Bo Burnham’s new Netflix special Inside holds, at its core, a self-reflexive commentary on film-making in a world that has changed dramatically in the last eighteen months. It seems a revolutionary piece of art, exploring the process of film-making in a world slowly healing from a global disaster.
Burnham wanders around his apartment, cluttered with film-equipment, drawing attention to his own creative process. There are snippets of boxed laughter throughout, reminding us of how Burnham usually works: in front of a live, responsive audience. The effect is haunting: what is a performer without their audience?
The pandemic has polarised each of us into our own personal crises, forcing us to slow down and think, for better or for worse. We are aware of our status as individuals with collective difficulties, as Burnham shows masterfully. As the title suggests, Inside is about the experience of existing inside during a pandemic, of making a film alone in these conditions. But it touches on so much more than that. It comments on the socio-political issues highlighted by the past year. From racial inequality, to mental illness, the perception of social-media, and even cancel-culture, Burnham uses his film as a social commentary. He links a multiplicity of issues by creating a comedic persona alongside the more serious, unruly-haired artist who lives in the messy apartment that we see. This persona allows us to process the collective trauma of the past year by laughing at it, by accepting the sad absurdity of the world as it now is. It is thus emotional and personal, without being too uncomfortably serious.
In this way, Inside shows us what film-making could become.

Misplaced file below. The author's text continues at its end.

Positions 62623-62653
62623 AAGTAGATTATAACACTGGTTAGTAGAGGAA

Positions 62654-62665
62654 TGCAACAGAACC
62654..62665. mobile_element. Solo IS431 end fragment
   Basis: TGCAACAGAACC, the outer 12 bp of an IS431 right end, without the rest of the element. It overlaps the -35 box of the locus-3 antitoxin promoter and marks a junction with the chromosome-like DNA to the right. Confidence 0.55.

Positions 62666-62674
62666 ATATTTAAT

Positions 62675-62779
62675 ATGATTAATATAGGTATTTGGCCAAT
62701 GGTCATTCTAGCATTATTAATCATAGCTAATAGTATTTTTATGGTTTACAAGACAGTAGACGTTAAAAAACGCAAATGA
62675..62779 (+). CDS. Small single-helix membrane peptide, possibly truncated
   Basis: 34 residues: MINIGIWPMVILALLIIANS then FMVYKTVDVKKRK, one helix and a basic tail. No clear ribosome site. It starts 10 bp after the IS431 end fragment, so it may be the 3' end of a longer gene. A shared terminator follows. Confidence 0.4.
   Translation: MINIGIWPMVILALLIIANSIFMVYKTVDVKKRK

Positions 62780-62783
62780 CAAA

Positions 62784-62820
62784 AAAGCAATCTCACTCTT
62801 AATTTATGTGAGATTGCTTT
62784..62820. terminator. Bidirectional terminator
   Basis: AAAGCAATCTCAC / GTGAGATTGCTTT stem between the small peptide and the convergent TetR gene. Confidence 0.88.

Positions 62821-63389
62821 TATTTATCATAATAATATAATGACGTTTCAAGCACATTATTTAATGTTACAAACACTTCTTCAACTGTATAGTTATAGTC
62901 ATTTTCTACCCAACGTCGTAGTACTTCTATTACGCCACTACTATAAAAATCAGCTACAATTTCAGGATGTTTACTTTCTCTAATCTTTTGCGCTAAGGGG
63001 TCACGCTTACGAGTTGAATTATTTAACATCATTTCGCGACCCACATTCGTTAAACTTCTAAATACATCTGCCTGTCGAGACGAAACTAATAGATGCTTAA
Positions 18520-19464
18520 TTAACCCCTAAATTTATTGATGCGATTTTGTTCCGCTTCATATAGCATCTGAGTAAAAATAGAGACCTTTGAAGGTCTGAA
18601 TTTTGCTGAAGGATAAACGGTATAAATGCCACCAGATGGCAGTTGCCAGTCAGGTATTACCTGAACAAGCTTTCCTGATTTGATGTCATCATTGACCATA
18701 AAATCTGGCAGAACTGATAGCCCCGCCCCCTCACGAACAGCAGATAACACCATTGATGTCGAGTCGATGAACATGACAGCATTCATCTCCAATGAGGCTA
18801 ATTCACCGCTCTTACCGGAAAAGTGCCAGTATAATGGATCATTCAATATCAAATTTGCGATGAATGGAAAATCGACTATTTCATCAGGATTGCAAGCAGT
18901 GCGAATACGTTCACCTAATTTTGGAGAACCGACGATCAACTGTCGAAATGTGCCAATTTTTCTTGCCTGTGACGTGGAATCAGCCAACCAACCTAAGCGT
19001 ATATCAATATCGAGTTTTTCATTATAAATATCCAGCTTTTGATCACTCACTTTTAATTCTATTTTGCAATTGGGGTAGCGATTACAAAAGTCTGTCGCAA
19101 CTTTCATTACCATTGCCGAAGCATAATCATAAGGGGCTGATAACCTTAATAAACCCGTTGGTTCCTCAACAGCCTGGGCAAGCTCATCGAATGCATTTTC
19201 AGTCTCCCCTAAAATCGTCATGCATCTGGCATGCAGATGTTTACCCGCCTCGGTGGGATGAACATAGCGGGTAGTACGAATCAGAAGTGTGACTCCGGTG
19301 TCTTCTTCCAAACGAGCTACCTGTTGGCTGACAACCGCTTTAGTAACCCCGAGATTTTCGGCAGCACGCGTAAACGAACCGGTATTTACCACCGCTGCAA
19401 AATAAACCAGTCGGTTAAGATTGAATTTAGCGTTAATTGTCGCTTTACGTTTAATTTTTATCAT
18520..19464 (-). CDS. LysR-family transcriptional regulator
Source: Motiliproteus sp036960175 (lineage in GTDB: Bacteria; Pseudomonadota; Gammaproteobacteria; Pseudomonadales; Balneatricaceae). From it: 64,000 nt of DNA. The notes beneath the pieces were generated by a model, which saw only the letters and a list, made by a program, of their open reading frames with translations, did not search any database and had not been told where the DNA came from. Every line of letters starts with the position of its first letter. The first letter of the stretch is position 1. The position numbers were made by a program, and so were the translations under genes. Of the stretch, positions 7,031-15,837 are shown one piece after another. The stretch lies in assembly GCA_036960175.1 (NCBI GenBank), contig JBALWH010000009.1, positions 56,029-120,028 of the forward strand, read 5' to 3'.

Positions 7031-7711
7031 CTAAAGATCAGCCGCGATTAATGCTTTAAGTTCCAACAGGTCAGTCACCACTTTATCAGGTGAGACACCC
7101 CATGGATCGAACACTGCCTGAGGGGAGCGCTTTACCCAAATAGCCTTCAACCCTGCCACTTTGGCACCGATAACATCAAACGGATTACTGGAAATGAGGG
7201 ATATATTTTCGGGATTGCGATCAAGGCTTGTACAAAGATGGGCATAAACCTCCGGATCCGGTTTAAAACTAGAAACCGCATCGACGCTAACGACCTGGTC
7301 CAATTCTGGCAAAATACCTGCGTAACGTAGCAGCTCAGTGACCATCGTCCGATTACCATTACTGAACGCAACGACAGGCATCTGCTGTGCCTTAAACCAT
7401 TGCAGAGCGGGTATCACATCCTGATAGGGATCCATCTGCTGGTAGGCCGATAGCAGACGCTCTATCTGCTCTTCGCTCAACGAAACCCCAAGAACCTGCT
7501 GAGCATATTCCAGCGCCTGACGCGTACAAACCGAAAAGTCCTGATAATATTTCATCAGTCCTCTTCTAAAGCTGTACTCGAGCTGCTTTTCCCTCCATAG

Since we have long used art to understand trauma and to heal, it follows that the future of film will no doubt explore the Covid-19 pandemic. Films about pandemics do already exist – see, Contagion, 28 Days Later etc – but these are vastly different from Bo Burnham’s work. Made before Covid-19 hit, they narrate directly the experiences of people trying to survive a deadly disease. Perhaps, given the natural dramatized state of these thrillers, we will continue to make such films as a means of escapism, or catharsis from the rather more mundane, tragic reality of pandemics. Yet, it is also entirely possible that they could now be seen as a bit too close to home. Instead, for a little while now, we may decide that watching the News is enough for us and leave Hollywood Blockbusters about epidemics behind while we heal. Instead, we could address Covid-19 in a manner similar to Bo Burnham – by reflecting on our mental health, and on the social injustices we are strikingly aware of.
Regardless of the content of the films we will now produce, what has been made clear throughout the pandemic is how much people value the performing arts. Despite social-distancing, testing, and mask-wearing, films and TV have continued to be produced. Inside is a testament to how filmmakers can use the constraints of Covid-19 to expand and explore the art form, but even on as small a scale as within UEA itself, our Drama Societies have been continuing to perform, turning Duncan Sheik and Steven Sater’s play, Spring Awakening, into a film and having students write and direct their own short films, adapting to the conditions now required for safety.
Post-Pandemic film shows us, even in a landscape that consistently downplays their worth, the arts persist. They help us to heal and process, to grow and expand from our moments of trauma, and to reflect on what it is to exist in turbulent times.